Safety training is an ongoing necessity on the construction site.

  • 1 in 5 deaths among U.S. workers is in the construction industry.
  • A total of 1,008 construction workers died on the job in 2020.
  • Each year, 10.2 of every 100,000 construction workers suffer a fatal injury, which is the third highest rate of any industry.
  • Falls account for 34% of all construction deaths, eliminating falls in construction would save more than 300 lives every year.

Training can take many forms, one of which is Toolbox Talks.These are short, 5-10 minute talks that can be given at meetings before the work shift or during breaks where workers can ask questions and discuss the topic.

Even though these are short talks, they still take preparation so that the information is delivered efficiently and effectively.

Statistical sources.

Format of a Toolbox Talk

  • Begin with an example of the types of incidents that are possible if workers do not follow the fall prevention guidelines outlined in the training.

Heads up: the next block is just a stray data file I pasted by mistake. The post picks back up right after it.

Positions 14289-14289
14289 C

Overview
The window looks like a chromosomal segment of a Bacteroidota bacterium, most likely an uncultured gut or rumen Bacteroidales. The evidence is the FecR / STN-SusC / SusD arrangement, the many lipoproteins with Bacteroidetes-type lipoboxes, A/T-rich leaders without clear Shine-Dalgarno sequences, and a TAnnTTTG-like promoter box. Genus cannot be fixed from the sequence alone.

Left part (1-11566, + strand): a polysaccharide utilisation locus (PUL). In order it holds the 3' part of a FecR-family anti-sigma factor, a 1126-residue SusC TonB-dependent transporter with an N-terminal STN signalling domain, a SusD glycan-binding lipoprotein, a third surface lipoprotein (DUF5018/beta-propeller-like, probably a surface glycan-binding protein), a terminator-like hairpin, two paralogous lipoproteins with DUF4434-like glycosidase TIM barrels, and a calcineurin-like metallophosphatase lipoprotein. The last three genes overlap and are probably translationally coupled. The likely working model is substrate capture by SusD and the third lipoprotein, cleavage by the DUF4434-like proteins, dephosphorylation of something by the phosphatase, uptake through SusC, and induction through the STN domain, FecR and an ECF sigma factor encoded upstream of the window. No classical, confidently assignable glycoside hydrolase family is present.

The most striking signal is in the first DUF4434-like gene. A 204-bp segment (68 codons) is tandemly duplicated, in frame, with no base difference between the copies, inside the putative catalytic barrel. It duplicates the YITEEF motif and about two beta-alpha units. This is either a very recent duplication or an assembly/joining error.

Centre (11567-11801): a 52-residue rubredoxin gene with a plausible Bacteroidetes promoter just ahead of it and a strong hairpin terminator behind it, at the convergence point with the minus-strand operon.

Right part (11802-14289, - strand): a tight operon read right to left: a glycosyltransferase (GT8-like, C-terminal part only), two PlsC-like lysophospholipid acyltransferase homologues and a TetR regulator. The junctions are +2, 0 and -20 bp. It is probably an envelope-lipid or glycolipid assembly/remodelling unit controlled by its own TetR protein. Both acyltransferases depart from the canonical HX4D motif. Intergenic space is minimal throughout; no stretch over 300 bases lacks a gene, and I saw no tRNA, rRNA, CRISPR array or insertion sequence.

• Give guidelines for preventing falls related to the topic, such as ladders, roofing work, scaffolding.
  • Each training sheet should include blank lines so that workers can include ways the topic is applicable to their job.

Advice for Safety Trainers

  • Try to get the whole crew to actively participate. That will help everyone remember the information given.
  • Ask questions instead of simply talking to/at them. A good way to do this is to ask a question, wait for people to think then call on a volunteer for the answer.
  • Ask about the crew’s personal experiences, such as has anyone fallen off a ladder or scaffold? Hearing stories helps for others in the crew to remember what was said and make it more real and relevant.
  • Try to make sure that everyone has a chance to talk. This may mean asking the more talkative people to wait a minute so someone else can speak up.
  • All questions and answers are relevant. No question is a “stupid” one.
  • If you don’t know the answer, don’t guess. Parking lot the question and let them know you will find an answer.
  • Keep the crew on target with the topic. It’s easy to digress; however, let them know other concerns can and will be addressed later.

You’ll find three examples of Toolbox Talks in this Fall Prevention Training Guide. Take a look and see how you can build fall prevention training into your daily activities.

Like this content? Don't forget to share.